The 7th Australian Superyacht, Marine Export & Commercial Marine Industry (ASMEX) Conference in Sanctuary Cove has closed with renewed energy in the Australian marine industry.
Day 2 was dominated by the presentation of a recent economic impact study that placed yachting’s contribution to the Australian economy at nearly A$2bn. It was noted, however, that this figure could be much higher with appropriate government regulations for foreign-flagged charter yachts.
“One of the key issues for delegates at the conference was to drive home the barrier they continue to face with the fact foreign-flagged vessels cannot charter in Australia,” said Carl Amor, director of LED lighting specialist Aqualuma. “There is strong unity in the industry moving forward to get the new regulations implemented.”
During the captains’ panel, conference chair Martin Redmayne informed the room that there are only 195 berths in the Mediterranean capable of accommodating yachts of around 60m-plus, yet an order book far exceeding that. The yachts must go somewhere, he said, so why not Australia for superlative cruising and trades?
The room committed to form a group of professionals from Fiji, Tahiti, New Zealand and Australia to devise a strategic plan for collaborative marketing of the region and work with partners to increase the traffic to all destinations in the South Pacific.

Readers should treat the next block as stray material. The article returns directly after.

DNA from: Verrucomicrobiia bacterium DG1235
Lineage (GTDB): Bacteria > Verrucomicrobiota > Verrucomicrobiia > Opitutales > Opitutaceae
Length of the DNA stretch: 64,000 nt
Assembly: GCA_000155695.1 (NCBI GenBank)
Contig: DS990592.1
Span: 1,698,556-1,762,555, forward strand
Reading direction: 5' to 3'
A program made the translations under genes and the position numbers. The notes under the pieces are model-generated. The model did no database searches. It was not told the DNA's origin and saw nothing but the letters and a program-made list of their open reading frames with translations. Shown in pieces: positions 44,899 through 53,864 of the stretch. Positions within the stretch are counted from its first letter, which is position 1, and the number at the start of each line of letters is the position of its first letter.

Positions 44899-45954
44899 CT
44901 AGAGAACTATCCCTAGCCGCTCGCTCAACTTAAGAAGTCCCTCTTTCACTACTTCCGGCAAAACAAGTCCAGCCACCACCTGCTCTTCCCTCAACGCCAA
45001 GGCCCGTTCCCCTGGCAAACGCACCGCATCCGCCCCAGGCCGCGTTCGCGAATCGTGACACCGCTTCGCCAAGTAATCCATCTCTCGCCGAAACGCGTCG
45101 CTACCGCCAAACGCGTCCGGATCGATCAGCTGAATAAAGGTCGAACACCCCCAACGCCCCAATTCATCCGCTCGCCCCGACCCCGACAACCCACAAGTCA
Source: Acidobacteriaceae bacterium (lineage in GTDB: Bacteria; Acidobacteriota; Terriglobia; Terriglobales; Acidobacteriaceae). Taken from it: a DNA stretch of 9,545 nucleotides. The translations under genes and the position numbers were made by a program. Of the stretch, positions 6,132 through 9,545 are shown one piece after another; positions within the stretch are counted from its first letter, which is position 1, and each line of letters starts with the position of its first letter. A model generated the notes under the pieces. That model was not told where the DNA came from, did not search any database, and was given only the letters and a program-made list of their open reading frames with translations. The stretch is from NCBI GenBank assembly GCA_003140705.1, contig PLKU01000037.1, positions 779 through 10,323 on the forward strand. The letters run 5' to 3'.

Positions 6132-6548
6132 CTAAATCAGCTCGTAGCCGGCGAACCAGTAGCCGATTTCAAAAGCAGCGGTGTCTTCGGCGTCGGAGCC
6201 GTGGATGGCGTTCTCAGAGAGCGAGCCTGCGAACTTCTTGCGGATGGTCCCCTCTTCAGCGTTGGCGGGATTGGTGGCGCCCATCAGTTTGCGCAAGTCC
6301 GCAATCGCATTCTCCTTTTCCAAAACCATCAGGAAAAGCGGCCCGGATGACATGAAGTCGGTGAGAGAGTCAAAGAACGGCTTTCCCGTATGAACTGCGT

“The economic impact study was fascinating and helpful to our business,” said Peter Staalsmid from Sevenstar Yacht Transport. “I hope the impact of the study and resolutions of the conference results in the changes to Australian charter regulations. This would see an increase in our services to Australia.”
Delegates heard from speakers from the UAE, USA, UK, Holland, New Zealand, Tahiti and Canada plus professionals in insurance, foreign exchange and Australian survey requirements.
The final speaker was Farouk Nefzi from Dutch superyacht builder Feadship, who gave a presentation on the state of the global yachting industry and the future. “In many ways, Australia is very well positioned to capture the growth in the charter, refit and maintenance markets,” he said. “However, it is obvious the current regime regulating international yachts and their ability to charter is limiting not only the potential but the promotion of the destination.
“Feadship would happily promote itineraries and destinations in Australia to our clients if we were confident that the regulatory environment was clear, user-friendly and lived up to the promise the destination could provide.”
Martin Redmayne closed the two-day conference with 14 points which covered collaborative marketing, lobbying strategies, ambassador and education programmes – key selling points for Australia as a destination.